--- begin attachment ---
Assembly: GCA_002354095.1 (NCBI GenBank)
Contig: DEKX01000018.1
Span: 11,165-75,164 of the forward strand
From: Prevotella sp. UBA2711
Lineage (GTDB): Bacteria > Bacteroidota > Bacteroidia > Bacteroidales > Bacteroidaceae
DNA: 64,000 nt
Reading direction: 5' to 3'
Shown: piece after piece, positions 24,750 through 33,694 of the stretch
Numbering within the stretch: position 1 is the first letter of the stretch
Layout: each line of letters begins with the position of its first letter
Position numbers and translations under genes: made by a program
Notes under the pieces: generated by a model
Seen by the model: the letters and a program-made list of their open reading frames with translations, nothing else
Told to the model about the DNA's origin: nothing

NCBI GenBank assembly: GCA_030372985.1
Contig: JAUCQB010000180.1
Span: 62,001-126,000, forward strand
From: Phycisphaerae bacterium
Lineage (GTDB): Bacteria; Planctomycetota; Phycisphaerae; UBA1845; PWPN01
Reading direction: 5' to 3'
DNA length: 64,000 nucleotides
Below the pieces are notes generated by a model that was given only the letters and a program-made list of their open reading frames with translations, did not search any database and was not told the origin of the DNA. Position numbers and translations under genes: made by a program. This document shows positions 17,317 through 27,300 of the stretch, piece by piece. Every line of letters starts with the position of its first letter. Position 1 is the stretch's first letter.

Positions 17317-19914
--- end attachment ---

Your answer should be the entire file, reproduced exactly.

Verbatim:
Assembly: GCA_002354095.1 (NCBI GenBank)
Contig: DEKX01000018.1
Span: 11,165-75,164 of the forward strand
From: Prevotella sp. UBA2711
Lineage (GTDB): Bacteria > Bacteroidota > Bacteroidia > Bacteroidales > Bacteroidaceae
DNA: 64,000 nt
Reading direction: 5' to 3'
Shown: piece after piece, positions 24,750 through 33,694 of the stretch
Numbering within the stretch: position 1 is the first letter of the stretch
Layout: each line of letters begins with the position of its first letter
Position numbers and translations under genes: made by a program
Notes under the pieces: generated by a model
Seen by the model: the letters and a program-made list of their open reading frames with translations, nothing else
Told to the model about the DNA's origin: nothing

NCBI GenBank assembly: GCA_030372985.1
Contig: JAUCQB010000180.1
Span: 62,001-126,000, forward strand
From: Phycisphaerae bacterium
Lineage (GTDB): Bacteria; Planctomycetota; Phycisphaerae; UBA1845; PWPN01
Reading direction: 5' to 3'
DNA length: 64,000 nucleotides
Below the pieces are notes generated by a model that was given only the letters and a program-made list of their open reading frames with translations, did not search any database and was not told the origin of the DNA. Position numbers and translations under genes: made by a program. This document shows positions 17,317 through 27,300 of the stretch, piece by piece. Every line of letters starts with the position of its first letter. Position 1 is the stretch's first letter.

Positions 17317-19914